Title: Densest Subgraph: Supermodularity, Iterative Peeling, and Flow
|Affiliation:||University of Illinois, Urbana-Champaign|
|Zoom:||Please email Emma Watson|
The densest subgraph problem in a graph (DSG), in the simplest form, is the following. Given an undirected graph G = (V, E) find a subset S of vertices that maximizes the ratio |E(S)|/|S| where E(S) is the set of edges with both endpoints in S. DSG and several of its variants are well-studied in theory and practice and have many applications in data mining and network analysis. We study fast algorithms and
structural aspects of DSG via the lens of supermodularity. For this we consider the densest supermodular
subset problem (DSS): given a non-negative supermodular function f over a ground set V, maximize f(S)/|S|.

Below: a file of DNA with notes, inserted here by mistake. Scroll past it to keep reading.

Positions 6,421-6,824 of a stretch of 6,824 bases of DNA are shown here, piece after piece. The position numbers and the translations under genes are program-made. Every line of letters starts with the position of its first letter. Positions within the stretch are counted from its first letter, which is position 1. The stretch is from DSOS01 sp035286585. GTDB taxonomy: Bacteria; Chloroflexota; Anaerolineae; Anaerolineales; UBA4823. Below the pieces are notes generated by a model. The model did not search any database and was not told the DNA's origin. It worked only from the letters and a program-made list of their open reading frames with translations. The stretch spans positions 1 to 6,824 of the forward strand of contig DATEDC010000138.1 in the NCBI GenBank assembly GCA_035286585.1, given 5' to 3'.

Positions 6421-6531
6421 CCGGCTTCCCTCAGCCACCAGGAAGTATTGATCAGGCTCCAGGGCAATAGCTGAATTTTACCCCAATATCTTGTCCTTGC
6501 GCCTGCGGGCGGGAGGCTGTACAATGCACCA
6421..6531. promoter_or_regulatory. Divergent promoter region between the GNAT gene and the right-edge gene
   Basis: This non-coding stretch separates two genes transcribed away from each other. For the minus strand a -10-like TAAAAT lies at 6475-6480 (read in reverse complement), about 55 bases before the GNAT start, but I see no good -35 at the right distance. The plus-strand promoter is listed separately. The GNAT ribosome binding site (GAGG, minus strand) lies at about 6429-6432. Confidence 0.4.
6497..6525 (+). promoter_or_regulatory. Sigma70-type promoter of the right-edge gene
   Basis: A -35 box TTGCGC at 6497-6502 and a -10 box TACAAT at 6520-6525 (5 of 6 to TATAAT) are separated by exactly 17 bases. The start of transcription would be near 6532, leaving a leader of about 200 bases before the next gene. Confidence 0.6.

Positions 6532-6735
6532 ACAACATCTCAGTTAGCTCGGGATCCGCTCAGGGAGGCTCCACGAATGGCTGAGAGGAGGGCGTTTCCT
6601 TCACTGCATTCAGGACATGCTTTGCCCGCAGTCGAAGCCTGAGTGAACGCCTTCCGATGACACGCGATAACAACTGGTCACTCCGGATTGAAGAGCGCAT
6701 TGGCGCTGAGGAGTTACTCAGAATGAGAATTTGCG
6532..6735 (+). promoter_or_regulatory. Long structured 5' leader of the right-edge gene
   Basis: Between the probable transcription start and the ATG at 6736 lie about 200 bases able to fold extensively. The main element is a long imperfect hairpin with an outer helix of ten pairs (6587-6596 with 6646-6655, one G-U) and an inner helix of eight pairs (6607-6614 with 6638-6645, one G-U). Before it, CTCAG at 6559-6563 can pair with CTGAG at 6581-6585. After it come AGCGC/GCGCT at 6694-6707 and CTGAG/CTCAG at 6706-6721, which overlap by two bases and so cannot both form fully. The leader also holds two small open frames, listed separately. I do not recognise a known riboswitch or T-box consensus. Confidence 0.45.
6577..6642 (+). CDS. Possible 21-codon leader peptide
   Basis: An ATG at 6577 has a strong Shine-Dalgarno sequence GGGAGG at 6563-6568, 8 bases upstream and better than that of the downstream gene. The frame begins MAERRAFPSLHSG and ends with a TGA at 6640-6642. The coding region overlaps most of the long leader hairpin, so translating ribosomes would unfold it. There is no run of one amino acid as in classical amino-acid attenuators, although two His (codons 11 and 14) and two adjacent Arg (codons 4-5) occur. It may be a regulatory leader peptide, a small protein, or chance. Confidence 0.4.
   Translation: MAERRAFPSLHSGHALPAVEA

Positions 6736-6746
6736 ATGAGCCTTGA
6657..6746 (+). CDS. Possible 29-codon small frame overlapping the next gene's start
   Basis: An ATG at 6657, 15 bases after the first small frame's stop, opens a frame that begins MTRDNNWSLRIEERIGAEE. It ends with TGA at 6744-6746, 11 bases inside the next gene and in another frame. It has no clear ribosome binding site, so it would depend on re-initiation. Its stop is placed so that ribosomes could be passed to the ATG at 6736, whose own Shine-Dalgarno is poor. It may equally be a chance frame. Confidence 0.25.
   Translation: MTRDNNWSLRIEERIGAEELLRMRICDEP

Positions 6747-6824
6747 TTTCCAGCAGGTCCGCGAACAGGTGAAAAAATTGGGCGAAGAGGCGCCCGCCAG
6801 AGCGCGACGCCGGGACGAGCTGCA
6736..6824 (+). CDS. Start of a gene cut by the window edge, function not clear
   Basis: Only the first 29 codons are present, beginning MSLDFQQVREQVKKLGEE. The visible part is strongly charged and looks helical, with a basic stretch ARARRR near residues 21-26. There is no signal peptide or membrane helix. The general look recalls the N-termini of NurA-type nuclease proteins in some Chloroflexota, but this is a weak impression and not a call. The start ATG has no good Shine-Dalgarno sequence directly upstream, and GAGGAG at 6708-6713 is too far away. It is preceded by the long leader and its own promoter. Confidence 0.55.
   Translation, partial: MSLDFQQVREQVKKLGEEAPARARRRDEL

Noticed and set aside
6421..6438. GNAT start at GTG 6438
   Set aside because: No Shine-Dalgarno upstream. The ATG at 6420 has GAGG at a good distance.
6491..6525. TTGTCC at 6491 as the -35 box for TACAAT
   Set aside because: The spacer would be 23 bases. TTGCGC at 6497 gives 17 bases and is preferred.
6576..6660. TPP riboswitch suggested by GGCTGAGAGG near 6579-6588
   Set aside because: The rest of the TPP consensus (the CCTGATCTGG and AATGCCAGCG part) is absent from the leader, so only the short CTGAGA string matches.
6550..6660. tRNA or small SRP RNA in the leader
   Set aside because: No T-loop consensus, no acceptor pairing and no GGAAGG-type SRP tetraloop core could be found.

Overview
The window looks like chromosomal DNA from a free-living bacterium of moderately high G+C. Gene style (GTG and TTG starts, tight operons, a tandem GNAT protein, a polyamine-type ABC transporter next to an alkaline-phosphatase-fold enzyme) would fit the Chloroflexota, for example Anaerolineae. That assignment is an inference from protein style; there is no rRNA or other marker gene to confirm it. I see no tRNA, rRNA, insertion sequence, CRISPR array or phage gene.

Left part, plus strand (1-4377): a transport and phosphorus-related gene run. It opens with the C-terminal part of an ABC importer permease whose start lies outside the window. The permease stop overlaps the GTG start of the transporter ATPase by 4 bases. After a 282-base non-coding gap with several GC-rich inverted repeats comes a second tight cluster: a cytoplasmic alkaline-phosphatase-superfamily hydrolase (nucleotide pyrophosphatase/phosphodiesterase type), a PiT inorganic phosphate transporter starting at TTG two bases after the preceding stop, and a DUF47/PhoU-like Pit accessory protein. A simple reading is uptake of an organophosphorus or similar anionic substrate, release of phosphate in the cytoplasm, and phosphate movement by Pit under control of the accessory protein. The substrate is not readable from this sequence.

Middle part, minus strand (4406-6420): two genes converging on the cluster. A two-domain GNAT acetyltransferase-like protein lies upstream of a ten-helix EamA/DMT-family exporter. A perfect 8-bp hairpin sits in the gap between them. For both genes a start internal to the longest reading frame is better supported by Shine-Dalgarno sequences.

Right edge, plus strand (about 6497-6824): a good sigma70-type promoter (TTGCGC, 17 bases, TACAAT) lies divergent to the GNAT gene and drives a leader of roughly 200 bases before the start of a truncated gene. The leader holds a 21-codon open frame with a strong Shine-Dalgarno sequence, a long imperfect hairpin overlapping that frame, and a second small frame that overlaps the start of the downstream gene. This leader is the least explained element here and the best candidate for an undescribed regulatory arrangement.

For DSG we describe a simple flow-based algorithm that outputs a (1−\epsilon)-approximation in deterministic O(m polylog(n)/\epsilon) time where m is the number of edges.
Greedy peeling algorithms have been very popular for DSG and several variants due to their efficiency,
empirical performance, and worst-case approximation guarantees. We describe a simple peeling algorithm for DSS and analyze its approximation guarantee in a fashion that unifies several existing results. Boob et al.
developed an iterative peeling algorithm for DSG which appears to work very well in practice, and made a
conjecture about its convergence to optimality. We affirmatively answer their conjecture, and in fact prove
that a natural generalization of their algorithm converges for any supermodular function f; the key to our proof is to consider an LP formulation that is derived via the Lovász extension of a supermodular function which is inspired by the LP relaxation of Charikar that has played an important role in several developments.
This is joint work with Kent Quanrud and Manuel Torres. The paper appeared in ACM-SIAM SODA 2022 and is available at http://chekuri.cs.illinois.edu/papers/densest-subgraph-soda22.pdf